Amazing things seem to happen in threes -- that is if you take the time to find amazing things in the ordinary and count them, or if you tend to label ordinary things as amazing in triplicate.
I had a dream that I had a navy blue pair of shorts as a staple in my wardrobe. I woke up disappointed with the reality of the situation and thirsty for a new pair of shorts. Fate happened to bring me to my favorite department store, Sears, that day. And there they were -- the shorts of my dreams, literally. And on clearance. Jesus sold me the shorts of my dreams. No, really -- it was the guy’s name at the cash register. I said “Thank you, Jesus.” Take that atheists.
Pretty amazing as far as shopping goes -- “Sears: where dreams come true.”
I am willing to sell you the above true story, as well as story board, and star in the commercial that tells said story for a mere $950 cash or your finest French Door refrigerator.
Beer on my shirt
On the same day, at Sears, I bought a hacksaw -- I had some metal to saw through. Has anyone used one of these things before? Absolutely amazing! Using only the power produced by moving my arm (and my arms are not known for their power, more for their looks and sense of humor) a hacksaw allows me to cut through metal -- this is practically super-human (someone call the producers of the show Heroes, I have a fresh idea).
And it was really quite effortless, both the hacksaw-ing and the breaking of my hacksaw cherry -- it was my first time. There wasn’t even any blood. Too far, I know, but usually when I use a tool, there is blood involved. This includes brooms, tape measures, and plastic rakes -- all vampires hiding out in my shed until the sun goes down, thirsty for my blood, living off my awkward injuries.
Tools are like hot women -- when I talk to them they rarely talk back, I tend to use them when I’m drinking, they don’t appreciate my soft hands, and they are shiny.
I bought the hacksaw to cut this piece of metal that will be replacing an old piece of metal in my doorway. Seems simple enough -- set up a little work area outside and cut through some metal. However, during the summer months, I am the primary care giver of a two-year-old during the day.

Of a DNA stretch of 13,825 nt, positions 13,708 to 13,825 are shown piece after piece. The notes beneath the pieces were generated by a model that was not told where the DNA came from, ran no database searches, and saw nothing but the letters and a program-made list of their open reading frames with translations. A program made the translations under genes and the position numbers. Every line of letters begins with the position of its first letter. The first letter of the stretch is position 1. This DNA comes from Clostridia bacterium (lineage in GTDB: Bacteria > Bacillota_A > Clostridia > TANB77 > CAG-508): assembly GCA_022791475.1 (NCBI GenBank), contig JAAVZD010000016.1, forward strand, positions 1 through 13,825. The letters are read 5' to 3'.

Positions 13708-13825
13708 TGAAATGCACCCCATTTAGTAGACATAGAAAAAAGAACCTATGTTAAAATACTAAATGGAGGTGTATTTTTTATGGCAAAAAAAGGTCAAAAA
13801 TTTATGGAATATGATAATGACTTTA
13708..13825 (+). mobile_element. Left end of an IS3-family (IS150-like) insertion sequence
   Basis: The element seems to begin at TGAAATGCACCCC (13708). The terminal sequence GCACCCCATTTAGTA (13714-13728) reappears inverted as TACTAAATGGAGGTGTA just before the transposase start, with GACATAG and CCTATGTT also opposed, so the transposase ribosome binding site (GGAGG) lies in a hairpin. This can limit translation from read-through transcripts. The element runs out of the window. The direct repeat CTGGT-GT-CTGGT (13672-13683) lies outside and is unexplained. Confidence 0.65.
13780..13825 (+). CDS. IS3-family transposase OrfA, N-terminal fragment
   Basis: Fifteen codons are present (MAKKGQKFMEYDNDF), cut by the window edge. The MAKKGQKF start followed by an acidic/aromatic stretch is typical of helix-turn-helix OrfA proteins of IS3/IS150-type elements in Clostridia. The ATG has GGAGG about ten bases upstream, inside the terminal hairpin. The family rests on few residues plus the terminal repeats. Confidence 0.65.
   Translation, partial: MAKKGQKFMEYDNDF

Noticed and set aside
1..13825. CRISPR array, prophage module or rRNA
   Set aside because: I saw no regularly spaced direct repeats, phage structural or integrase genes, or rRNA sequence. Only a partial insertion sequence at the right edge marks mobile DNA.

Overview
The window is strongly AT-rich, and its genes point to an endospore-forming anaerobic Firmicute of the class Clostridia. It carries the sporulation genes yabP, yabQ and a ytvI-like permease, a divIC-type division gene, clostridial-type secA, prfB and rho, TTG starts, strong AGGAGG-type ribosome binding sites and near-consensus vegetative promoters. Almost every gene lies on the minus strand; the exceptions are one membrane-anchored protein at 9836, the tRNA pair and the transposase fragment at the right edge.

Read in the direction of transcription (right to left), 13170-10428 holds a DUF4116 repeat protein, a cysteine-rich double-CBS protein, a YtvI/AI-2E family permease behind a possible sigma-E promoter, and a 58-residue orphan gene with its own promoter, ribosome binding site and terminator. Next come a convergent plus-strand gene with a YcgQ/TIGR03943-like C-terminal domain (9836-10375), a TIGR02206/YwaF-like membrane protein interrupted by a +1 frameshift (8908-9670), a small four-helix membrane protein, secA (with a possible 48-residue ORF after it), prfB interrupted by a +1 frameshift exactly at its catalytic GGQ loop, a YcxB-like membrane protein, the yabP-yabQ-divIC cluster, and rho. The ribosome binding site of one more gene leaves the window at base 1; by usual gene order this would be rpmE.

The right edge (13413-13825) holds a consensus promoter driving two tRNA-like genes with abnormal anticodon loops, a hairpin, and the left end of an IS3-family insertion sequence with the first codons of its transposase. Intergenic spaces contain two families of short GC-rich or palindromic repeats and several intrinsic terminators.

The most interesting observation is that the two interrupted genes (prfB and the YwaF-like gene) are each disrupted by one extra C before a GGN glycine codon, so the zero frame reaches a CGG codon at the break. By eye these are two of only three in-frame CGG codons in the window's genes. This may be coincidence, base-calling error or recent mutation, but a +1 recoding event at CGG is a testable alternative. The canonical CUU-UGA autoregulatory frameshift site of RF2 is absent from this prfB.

Watching the child tends to complicate matters involving tools. I’m no genius (or am I?), but I do know that hacksaws and the terrible two's don’t mix, not even a little. So once Child is napping in her crib, I flip on the video monitor, take a few quick measurements and head out to the back porch to vigorously saw metal.
Then I stop and look at the monitor.
Then I vigorously saw, saw, saw.
Then I look at the monitor.
Then I vigorously saw some more and I’m pretty much done with the sawing of the metal for the doorway.
I moved on to sawing any metal that was being a nuisance. This led me to my trash can -- you see, the wheels had broken off and all that was left at the bottom of it was this metal axle that, for the life of me, I could just not get the metal caps off of the ends to remove it. I thought about throwing it away but I couldn’t really figure out the ridiculous paradox known as “throwing away a trash can.” Do you put a sign on it that says “trash“? That kind seems like a smack in the face of the garbage man’s intelligence. Do you put a sign on it that says “this trash can is trash”? Something about that seems overstated. Can I still put trash in it or does it need to be empty to get the point across? Will my garbage man hate me and think I’m a liar when he opens it and there’s nothing in there, only to see the bags of trash behind it instead of in it? He’ll think I’m a fool.
The hacksaw solves all these problems just with about 600 back and forth movements of my wiggly arm -- just cut off the old axle, get a new rod and some wheels and we just circumnavigated around the whole “trash can as trash” paradox. The hacksaw does more than cut metal -- it is a problem solver for crazy people.
You know what else is a problem solver for crazy people? Beer. Hacksaws, Beers, and Sears, bitches.
You know what I plan on popping today to keep them crazies away? As soon as Wife gets home, I'll be on my back patio sipping some Sorachi Ace by Brooklyn Brewery, admiring my hacksaw handy work.
Sorachi Ace is a great saison/farmhouse ale brewed with hops of the same name, giving it its lemony nose and taste, and Belgian and Champagne yeasts. The result is a beer that is perfect for sunny days – dry, bubbly, fragrant, and clean.
The beer is a pale yellow with tiny bubbles, producing a very manageable one to two inches of light, white foam. The smell is lemon zest and crisp Belgian yeast followed by a taste that is refreshing and bright – like lemongrass when used properly in a dish. The Belgian yeast stands out as the initial flavor fades and overall the beer finishes with a great mix of dry and sweet, pepper and fruit – maybe orange, maybe peach, maybe banana candy, maybe gummi bears, the clear ones.
The mouthfeel of it keeps it all moving - not as light as you might expect and crisp with champagne-esque carbonation that leads to, or at least what I envision as, a small cloud of steam, off of a fresh loaf of lemon bread, floating in the back of my mouth as the beer sits and mellows. So what I'm saying is the beer turns the back of your mouth into the kitchen windowsill of your grandmother's house during an extreme low pressure system, after she's slaved away all day on her award winning lemon bread. If that isn't a perfect beer for sunny days, then I don't want to be correct about anything, ever. Even hacksaws, beers or Sears.
Sorachi Ace, Brooklyn Brewery
appearance = 4.25/5
smell = 4/5
taste = 4.25/5
mouthfeel = 4.5/5
overall = 4.25/5